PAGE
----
Day 83 of quarantine,
It’s safe to say that things have gotten worse. I mean, things are okay at home. But in general, things are definitely worse.
I spent the last few days wondering how I was going to get a newsletter out. Everything I tried to write felt trivial and childish. If I’m being really honest, I’ve been paralyzed by my own voice the last few weeks. Everything I want to post, write, say, seems inconsequential and naive. Everything feels wrong.
The only real update in my life is I had the worst anxiety the past few days and I couldn’t figure out why. I was watching TV, safe at home, no work, no fights with Jay, my parents or my sister, no real problems, yet I couldn’t concentrate on the words of the show. I searched my mind, tearing through it the way a child does as toy box, pulling thoughts out, quickly inspecting them, then throwing them to the side until the box was empty and I was still full of nervous energy. But I’d just run through all the possible options of what it could be. Where was this anxiety coming from?
Then a friend sent me a video. It was Philadelphia. Men and women tearing through the streets in masks, kicking down plates of glass, spraying the sides of buildings, monuments, apartments with paint. Then California. The only difference between the scenes were the palm trees, barely visible under the smoke rising from the streets. I stared at the videos unable to look away at the destruction, the chaos. Oh, I thought. This is where it’s coming from.
Life as we know it is crumbling and all we can do is watch. Watch the government scramble, the people loot, the protests increase. Watch the world divide over vaccines, race, religion. There is no sense of comfort. No sense of hope. Just destruction and pain. And I think we’re all just waiting for all of it to hit us. For the energy to roll in and topple us like a tsunami. Yet every day we continue to go on, shoulders up to our ears, breath held, wondering when it’s all going to unravel.
“Things are always in transition, if we could only realize it. The off-center, in-between state is an ideal situation.”
— Pema Chödrön
But we should know by now that change is not some observable, overnight event. It’s not a tsunami or hurricane. We don’t wake up one morning and say ‘I’m different now’. ‘My life is different now.’ We absorb change, slowly, day by day, the way the landscape absorbs the rain, letting it erode it over time, until one day you go back to that same place, that same riverbank, and everything is different.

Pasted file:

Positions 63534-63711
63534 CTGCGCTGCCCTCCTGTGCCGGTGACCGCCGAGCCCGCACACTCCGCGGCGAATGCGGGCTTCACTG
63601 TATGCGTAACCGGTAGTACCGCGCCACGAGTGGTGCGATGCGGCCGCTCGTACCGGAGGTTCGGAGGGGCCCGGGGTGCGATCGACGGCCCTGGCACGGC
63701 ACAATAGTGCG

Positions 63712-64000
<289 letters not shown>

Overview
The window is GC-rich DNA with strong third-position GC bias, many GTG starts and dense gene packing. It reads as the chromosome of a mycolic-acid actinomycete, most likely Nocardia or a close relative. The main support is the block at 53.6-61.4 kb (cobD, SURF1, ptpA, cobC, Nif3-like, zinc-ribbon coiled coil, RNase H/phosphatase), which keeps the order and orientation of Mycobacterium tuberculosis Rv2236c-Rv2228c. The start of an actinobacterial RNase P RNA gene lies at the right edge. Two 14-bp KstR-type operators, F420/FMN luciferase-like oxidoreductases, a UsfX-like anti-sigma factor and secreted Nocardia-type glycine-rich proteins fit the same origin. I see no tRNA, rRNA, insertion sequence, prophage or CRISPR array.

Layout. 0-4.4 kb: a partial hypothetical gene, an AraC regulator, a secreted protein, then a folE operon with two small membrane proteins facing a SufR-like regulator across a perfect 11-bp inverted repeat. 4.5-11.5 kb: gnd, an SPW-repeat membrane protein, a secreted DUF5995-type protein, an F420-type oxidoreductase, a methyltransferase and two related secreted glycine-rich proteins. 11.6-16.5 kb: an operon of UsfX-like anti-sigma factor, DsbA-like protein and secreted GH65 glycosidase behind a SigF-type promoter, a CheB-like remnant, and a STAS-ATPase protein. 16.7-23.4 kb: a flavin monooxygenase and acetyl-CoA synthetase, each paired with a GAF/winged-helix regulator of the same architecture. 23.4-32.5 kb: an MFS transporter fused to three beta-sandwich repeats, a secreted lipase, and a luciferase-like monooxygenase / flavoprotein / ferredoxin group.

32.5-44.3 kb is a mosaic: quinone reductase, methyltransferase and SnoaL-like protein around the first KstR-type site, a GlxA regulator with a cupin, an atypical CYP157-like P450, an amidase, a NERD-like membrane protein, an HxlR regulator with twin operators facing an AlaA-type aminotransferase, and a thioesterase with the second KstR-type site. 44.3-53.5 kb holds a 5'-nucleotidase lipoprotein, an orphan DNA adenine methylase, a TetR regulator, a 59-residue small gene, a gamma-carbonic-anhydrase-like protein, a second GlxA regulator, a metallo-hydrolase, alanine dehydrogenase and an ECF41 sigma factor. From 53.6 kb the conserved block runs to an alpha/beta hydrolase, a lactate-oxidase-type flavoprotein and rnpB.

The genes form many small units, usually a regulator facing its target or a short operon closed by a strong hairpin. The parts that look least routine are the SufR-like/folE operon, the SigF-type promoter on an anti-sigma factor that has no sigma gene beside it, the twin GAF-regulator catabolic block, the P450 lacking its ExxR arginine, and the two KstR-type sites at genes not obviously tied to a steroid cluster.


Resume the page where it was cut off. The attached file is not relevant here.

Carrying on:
We are changing right now. Life is changing. Everything is changing. But change doesn’t have to be scary. Change, I’ve decided to tell myself, can be liberating. I can use this moment, this anxiety, this fear and pain to access what Buddhist monk Pema Chödrön calls the in-between state.
According to Chödrön, the in-between state is a place we find ourselves when there’s loss of control. We don’t know what to do, how to feel, what to believe. The phase is marked by an apathy towards the material comforts we used to find joy in. No longer do we find the same relief or distraction from TV, alcohol, food. Instead, we’re confused why these things no longer do it for us anymore. Why we can’t numb the pain. Why we can’t concentrate on books and movies the way we used to. The external things we’ve reached for have proven after so many months, inadequate. These things don’t work well enough. They don’t shut out the noise.
Instead of relief, anxiety, tenderness and vulnerability appear. We look around and we realize we’re in a place we don’t want to be. The in-between…of comfort and pain, chaos and calm, good and bad. The floor we thought we were firmly planted on is gone and we don’t know where to stand.
This uncertainty is where our anxiety and suffering stems from. And the real challenge that this state brings, according to the Buddhists, is our ability to directly experience it, instead of struggling with it or complaining about it.
When we are in a place of discomfort and fear, when we are in conflict, we are looking for a solution. We want to maintain a familiar point of view. But both concepts: “right” and “wrong” are extreme. Between them there is a place for this “not always so”. It is a crossroad where our fixed view of the world begins to dissolve. And the cure to this anxiety is to tell yourself you don’t need a solution. An answer. An end point.
You can stay in this place of the unknown without putting some opinion or judgement on it. You can just accept the place you’re at – the job, the lack of one, the unknown future, the dwindling followers, the flooded apartment, the riots, the stock market – and say ‘Okay, this is where I’m at and this is what it is.’ When you stop putting thoughts and needs onto the moment, you can just relax into it. You can sail the present without wondering about where you’re going.
It takes some training to equate complete letting go with comfort. But in fact, “nothing to hold on to” is the root of happiness. There’s a sense of freedom when we accept that we’re not in control.
According to Chodron, “Staying with volatile energy gradually becomes more comfortable than acting it out or repressing it.” This open-ended tender place is called bodichitta. Staying with it is what heals. It allows us to let go of our self-importance.
I find when I just let go of all my preconceived ideas of what should be happening or what will happen, I relax. I stop trying so hard to find something to grasp onto and just settle into the unknown. This is life. This is the moment. This is now. It’s what it should be. What it has to be.